Latest terminal illness Stories
A large proportion of Medicare expenditures for nursing home residents with advanced dementia, a terminal illness, is spent on aggressive treatments that may be avoidable and of limited clinical benefit.
A new national survey conducted by researchers from Indiana University and the Regenstrief Institute has found that while palliative care may be available for those with dementia, there are significant barriers to providing or receiving services to relieve the pain, eating difficulties and other symptoms associated with dementia.
Relationships hold the key to giving terminally ill patients the spiritual care they need.
Even at a hospital recognized for managing seriously ill patients, a systematic assessment of clinical measures associated with end-of-life care identified opportunities to improve treatment for those dying in the hospital.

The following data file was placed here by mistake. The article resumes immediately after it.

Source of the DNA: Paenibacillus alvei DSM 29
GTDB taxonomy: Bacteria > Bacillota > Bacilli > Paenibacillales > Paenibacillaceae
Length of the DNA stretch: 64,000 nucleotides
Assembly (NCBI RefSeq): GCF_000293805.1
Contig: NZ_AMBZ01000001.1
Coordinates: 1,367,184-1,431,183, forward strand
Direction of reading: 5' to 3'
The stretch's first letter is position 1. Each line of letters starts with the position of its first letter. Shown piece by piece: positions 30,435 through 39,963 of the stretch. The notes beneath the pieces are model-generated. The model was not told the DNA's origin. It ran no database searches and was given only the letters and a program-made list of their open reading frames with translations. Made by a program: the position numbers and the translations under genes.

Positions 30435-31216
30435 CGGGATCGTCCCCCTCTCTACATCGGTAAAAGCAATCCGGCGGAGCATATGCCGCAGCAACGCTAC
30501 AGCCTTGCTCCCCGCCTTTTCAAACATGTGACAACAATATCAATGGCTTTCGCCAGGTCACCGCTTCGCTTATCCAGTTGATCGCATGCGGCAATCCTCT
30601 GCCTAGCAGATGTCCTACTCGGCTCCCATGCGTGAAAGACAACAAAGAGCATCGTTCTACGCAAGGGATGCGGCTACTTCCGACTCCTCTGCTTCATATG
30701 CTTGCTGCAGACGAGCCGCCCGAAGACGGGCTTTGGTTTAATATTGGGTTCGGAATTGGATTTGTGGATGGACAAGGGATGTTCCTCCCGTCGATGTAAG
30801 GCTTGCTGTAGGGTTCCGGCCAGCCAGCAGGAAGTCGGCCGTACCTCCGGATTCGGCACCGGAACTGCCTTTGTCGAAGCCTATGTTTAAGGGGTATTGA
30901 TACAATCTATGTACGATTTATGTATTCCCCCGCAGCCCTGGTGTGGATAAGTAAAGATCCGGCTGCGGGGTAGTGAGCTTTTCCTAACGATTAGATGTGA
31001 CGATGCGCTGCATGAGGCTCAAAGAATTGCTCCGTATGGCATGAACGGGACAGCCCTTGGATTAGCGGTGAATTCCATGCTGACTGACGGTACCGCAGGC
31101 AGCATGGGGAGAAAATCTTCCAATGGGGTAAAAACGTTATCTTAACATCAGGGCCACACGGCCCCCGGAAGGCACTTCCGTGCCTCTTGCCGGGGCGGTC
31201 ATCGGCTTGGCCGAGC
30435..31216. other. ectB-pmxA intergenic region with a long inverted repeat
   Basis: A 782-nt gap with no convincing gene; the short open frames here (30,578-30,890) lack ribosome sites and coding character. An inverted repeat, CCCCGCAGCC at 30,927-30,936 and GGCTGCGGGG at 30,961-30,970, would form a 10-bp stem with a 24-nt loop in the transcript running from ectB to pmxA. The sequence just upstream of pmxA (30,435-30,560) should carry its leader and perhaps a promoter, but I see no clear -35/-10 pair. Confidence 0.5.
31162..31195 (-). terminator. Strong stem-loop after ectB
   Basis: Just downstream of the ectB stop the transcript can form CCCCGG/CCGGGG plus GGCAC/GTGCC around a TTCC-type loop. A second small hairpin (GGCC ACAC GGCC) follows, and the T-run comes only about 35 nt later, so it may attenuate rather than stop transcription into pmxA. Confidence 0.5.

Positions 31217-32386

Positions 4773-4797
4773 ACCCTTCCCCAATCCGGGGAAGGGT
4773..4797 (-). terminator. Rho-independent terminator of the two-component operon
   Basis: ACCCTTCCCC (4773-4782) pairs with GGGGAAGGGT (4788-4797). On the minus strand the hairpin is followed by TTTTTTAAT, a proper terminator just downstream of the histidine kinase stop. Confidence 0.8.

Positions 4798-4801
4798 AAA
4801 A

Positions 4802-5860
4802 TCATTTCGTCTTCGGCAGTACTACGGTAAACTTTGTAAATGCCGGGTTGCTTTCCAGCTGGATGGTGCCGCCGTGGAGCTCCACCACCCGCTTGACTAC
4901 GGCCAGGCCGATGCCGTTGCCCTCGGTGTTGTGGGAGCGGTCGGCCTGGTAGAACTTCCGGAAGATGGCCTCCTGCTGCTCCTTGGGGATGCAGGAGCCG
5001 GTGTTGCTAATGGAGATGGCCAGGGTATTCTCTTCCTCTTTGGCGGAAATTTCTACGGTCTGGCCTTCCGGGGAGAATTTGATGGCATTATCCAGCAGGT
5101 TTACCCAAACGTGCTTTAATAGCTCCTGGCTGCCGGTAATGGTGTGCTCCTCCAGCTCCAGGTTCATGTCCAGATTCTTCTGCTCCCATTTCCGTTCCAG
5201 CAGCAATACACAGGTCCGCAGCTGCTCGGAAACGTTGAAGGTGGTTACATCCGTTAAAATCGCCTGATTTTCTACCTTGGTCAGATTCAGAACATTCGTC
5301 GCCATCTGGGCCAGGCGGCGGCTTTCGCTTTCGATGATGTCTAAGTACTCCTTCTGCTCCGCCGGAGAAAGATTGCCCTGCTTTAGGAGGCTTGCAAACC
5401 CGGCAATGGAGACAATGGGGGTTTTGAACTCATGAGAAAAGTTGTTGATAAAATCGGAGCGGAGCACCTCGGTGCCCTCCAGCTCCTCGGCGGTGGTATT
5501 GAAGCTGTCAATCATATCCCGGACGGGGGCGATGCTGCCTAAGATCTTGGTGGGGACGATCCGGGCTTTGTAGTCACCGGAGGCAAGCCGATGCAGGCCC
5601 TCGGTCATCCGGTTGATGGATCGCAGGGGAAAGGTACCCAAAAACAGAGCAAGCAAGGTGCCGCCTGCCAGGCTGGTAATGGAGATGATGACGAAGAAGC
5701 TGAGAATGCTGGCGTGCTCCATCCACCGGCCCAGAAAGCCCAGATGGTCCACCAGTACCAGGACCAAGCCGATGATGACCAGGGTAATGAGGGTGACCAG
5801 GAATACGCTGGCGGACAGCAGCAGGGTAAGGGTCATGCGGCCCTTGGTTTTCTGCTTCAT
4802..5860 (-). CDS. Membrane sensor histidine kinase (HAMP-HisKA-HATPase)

ALEXANDRIA, Va., May 11 /PRNewswire-USNewswire/ -- For the very limited number of imminently dying patients whose pain is intolerable and unresponsive to other palliative interventions, the National Hospice and Palliative Care Organization believes that palliative sedation can be a treatment option that should be considered by healthcare providers, patients, and families.
Researchers say parents need opportunity to discuss concerns with caregivers
Can patients near death safely receive sedation at home, fully respecting their own and their families' wishes? This practice, which is on the rise, is coming under increasing scrutiny and debate by palliative care researchers and practitioners.
Two studies on Wednesday revealed new findings on how to treat frail elderly patients with kidney failure as well as the use of aggressive treatments for patients with advanced Alzheimerâ€™s.